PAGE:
Schottky Barrier Diode

Operation of Schottky Barrier Diode

With the contact between the semi-conductor and the metal, a depletion region is formed. The metal region has smaller depletion width, comparatively. When contact is made, electron flow occurs from the semi-conductor to the metal. This depletion builds up a positive space charge in the semi-conductor and the electric field opposes further flow, which leads to the creation of a barrier at the interface.

During forward bias, the barrier height is reduced and the electrons get injected into the metal, whereas during reverse bias, the barrier height increases and the electron injection almost stops.

Advantages of Schottky Barrier Diode

These are the following advantages.

  • Low cost
  • Simplicity
  • Reliable
  • Noise figures 4 to 5dB

Applications of Schottky Barrier Diode

These are the following applications.

  • Low noise mixer
  • Balanced mixer in continuous wave radar
  • Microwave detector

Gunn Effect Devices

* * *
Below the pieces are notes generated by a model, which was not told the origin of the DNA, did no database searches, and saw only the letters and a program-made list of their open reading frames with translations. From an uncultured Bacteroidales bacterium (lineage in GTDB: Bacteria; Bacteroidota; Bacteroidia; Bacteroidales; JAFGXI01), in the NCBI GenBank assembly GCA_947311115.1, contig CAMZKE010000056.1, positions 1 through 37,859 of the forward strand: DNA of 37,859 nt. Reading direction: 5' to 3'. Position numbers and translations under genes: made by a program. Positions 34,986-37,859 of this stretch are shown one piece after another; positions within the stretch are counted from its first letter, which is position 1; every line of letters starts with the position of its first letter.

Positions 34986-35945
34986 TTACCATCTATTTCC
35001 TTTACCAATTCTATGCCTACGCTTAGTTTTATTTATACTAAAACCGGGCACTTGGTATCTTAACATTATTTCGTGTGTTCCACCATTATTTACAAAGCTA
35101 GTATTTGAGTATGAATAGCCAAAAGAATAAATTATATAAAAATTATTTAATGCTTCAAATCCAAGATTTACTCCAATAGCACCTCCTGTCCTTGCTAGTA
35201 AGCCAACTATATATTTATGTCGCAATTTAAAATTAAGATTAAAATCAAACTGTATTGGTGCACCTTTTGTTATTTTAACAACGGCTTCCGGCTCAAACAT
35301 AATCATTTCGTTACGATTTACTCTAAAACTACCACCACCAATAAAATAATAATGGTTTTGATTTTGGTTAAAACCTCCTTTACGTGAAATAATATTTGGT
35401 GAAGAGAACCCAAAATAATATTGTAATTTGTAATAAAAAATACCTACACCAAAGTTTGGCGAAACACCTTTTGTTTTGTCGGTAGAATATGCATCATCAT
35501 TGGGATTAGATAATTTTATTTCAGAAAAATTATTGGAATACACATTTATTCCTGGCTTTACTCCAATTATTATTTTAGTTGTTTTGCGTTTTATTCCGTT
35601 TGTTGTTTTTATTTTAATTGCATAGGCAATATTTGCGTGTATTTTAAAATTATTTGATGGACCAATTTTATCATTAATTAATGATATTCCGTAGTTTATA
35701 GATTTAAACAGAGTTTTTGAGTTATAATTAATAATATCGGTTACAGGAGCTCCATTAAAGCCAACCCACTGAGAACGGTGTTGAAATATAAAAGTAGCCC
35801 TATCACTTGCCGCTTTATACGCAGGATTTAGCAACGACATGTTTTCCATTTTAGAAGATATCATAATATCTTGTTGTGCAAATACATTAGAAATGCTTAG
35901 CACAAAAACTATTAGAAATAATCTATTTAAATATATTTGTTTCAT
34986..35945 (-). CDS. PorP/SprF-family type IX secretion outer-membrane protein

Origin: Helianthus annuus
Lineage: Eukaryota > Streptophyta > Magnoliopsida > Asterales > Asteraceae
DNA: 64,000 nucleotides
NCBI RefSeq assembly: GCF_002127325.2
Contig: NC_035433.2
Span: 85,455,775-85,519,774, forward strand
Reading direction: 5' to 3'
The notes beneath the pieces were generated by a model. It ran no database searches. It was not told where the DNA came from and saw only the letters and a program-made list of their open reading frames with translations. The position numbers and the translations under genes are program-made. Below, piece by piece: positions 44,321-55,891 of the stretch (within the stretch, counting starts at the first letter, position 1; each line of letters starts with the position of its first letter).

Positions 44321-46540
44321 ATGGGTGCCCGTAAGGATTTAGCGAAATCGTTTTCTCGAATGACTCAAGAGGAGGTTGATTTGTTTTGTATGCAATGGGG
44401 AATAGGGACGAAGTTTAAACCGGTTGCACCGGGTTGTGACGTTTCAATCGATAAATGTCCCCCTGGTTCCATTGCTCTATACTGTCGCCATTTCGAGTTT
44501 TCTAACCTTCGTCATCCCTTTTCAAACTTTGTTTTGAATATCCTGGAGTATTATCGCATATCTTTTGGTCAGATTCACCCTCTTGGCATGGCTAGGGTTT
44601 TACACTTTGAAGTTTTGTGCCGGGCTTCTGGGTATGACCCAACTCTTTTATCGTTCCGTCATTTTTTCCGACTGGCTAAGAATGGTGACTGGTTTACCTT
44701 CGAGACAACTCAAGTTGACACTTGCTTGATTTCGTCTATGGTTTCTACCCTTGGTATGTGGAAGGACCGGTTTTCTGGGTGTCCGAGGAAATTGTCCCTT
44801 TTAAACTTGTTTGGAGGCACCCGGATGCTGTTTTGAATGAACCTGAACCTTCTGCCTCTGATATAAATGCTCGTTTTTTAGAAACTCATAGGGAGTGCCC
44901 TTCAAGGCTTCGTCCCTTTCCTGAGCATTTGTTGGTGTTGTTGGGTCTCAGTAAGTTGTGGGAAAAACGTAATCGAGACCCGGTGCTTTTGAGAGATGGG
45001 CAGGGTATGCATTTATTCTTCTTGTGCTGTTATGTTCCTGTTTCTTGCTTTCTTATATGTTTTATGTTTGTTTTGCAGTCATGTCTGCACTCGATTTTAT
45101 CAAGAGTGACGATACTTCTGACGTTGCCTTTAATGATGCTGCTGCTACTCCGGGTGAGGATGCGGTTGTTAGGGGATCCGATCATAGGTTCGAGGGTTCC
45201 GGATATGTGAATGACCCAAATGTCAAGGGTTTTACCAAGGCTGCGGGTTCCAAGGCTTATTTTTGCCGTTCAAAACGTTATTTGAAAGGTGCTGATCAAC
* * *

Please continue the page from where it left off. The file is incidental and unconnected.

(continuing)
J B Gunn discovered periodic fluctuations of current passing through the n-type GaAs specimen when the applied voltage exceeded a certain critical value. In these diodes, there are two valleys, L & U valleys in conduction band and the electron transfer occurs between them, depending upon the applied electric field. This effect of population inversion from lower L-valley to upper U-valley is called Transfer Electron Effect and hence these are called as Transfer Electron Devices (TEDs).

Applications of Gunn Diodes

Gunn diodes are extensively used in the following devices −

  • Radar transmitters
  • Transponders in air traffic control
  • Industrial telemetry systems
  • Power oscillators
  • Logic circuits
  • Broadband linear amplifier